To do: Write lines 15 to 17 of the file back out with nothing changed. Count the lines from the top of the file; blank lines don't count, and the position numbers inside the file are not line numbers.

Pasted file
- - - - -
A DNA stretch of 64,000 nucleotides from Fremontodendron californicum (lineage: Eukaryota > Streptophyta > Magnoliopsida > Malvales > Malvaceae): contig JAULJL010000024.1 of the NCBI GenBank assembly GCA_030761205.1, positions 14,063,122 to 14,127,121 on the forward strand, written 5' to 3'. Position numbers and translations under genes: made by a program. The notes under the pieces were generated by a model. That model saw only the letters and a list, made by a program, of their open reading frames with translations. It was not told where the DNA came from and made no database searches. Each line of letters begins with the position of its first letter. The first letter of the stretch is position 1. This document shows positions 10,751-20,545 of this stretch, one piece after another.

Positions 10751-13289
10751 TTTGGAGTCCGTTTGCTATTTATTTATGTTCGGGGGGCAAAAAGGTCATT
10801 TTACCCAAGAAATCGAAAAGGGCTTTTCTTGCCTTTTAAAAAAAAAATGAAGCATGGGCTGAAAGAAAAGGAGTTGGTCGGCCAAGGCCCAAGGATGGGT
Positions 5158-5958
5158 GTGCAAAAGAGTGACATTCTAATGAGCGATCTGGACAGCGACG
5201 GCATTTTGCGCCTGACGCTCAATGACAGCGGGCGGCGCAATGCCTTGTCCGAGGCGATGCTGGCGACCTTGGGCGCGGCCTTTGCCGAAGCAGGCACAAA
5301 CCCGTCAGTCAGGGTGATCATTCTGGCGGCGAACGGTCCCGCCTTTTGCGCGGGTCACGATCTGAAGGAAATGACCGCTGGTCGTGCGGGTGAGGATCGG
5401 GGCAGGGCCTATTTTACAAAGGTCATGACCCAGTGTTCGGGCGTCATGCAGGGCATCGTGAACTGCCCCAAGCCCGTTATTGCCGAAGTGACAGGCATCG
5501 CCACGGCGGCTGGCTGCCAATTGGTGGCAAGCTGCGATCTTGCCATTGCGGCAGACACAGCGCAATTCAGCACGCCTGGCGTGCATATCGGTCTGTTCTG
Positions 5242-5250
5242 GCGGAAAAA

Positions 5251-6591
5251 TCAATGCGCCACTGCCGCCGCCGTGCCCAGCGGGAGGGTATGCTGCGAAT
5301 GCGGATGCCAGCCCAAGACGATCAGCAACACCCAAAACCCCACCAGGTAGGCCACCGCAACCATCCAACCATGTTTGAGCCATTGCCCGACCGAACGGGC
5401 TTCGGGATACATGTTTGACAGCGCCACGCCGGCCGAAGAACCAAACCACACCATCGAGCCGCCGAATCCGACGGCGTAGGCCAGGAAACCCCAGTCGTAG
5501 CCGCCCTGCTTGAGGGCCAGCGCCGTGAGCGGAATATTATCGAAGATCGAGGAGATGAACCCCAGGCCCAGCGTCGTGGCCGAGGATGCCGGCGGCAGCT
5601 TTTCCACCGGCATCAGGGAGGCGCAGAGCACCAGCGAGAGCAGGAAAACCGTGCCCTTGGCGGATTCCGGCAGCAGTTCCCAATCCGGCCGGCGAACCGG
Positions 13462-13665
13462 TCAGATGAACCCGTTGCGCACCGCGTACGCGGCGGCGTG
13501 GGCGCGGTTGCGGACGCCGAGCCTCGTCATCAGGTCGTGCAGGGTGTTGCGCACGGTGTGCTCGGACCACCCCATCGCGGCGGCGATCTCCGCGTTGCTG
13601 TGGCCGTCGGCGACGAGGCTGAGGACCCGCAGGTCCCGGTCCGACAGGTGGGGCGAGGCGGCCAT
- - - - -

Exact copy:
5301 GCGGATGCCAGCCCAAGACGATCAGCAACACCCAAAACCCCACCAGGTAGGCCACCGCAACCATCCAACCATGTTTGAGCCATTGCCCGACCGAACGGGC
5401 TTCGGGATACATGTTTGACAGCGCCACGCCGGCCGAAGAACCAAACCACACCATCGAGCCGCCGAATCCGACGGCGTAGGCCAGGAAACCCCAGTCGTAG
5501 CCGCCCTGCTTGAGGGCCAGCGCCGTGAGCGGAATATTATCGAAGATCGAGGAGATGAACCCCAGGCCCAGCGTCGTGGCCGAGGATGCCGGCGGCAGCT